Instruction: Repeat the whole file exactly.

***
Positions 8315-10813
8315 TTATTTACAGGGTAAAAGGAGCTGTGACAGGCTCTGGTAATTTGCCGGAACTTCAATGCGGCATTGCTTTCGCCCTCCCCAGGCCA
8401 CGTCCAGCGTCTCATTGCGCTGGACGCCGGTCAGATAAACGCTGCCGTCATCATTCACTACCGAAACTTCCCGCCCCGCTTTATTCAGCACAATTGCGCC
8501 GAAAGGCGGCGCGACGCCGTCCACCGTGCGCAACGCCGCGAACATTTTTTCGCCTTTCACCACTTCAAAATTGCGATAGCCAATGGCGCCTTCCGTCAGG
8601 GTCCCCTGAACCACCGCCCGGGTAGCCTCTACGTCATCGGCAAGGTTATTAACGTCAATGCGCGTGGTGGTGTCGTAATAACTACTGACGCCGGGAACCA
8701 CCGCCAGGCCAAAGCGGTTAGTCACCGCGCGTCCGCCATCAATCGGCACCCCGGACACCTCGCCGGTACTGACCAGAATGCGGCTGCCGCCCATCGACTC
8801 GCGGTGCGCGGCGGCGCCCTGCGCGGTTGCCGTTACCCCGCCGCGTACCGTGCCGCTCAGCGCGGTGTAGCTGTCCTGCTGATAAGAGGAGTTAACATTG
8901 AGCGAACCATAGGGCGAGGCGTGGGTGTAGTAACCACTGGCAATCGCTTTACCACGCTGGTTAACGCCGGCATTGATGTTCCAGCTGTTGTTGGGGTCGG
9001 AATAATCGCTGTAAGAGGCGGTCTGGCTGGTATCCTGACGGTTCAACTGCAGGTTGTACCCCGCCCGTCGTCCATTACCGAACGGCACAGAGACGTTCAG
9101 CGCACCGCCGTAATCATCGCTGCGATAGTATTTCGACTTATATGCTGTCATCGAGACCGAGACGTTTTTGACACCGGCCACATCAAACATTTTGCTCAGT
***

Positions 8315-10813
8315 TTATTTACAGGGTAAAAGGAGCTGTGACAGGCTCTGGTAATTTGCCGGAACTTCAATGCGGCATTGCTTTCGCCCTCCCCAGGCCA
8401 CGTCCAGCGTCTCATTGCGCTGGACGCCGGTCAGATAAACGCTGCCGTCATCATTCACTACCGAAACTTCCCGCCCCGCTTTATTCAGCACAATTGCGCC
8501 GAAAGGCGGCGCGACGCCGTCCACCGTGCGCAACGCCGCGAACATTTTTTCGCCTTTCACCACTTCAAAATTGCGATAGCCAATGGCGCCTTCCGTCAGG
8601 GTCCCCTGAACCACCGCCCGGGTAGCCTCTACGTCATCGGCAAGGTTATTAACGTCAATGCGCGTGGTGGTGTCGTAATAACTACTGACGCCGGGAACCA
8701 CCGCCAGGCCAAAGCGGTTAGTCACCGCGCGTCCGCCATCAATCGGCACCCCGGACACCTCGCCGGTACTGACCAGAATGCGGCTGCCGCCCATCGACTC
8801 GCGGTGCGCGGCGGCGCCCTGCGCGGTTGCCGTTACCCCGCCGCGTACCGTGCCGCTCAGCGCGGTGTAGCTGTCCTGCTGATAAGAGGAGTTAACATTG
8901 AGCGAACCATAGGGCGAGGCGTGGGTGTAGTAACCACTGGCAATCGCTTTACCACGCTGGTTAACGCCGGCATTGATGTTCCAGCTGTTGTTGGGGTCGG
9001 AATAATCGCTGTAAGAGGCGGTCTGGCTGGTATCCTGACGGTTCAACTGCAGGTTGTACCCCGCCCGTCGTCCATTACCGAACGGCACAGAGACGTTCAG
9101 CGCACCGCCGTAATCATCGCTGCGATAGTATTTCGACTTATATGCTGTCATCGAGACCGAGACGTTTTTGACACCGGCCACATCAAACATTTTGCTCAGT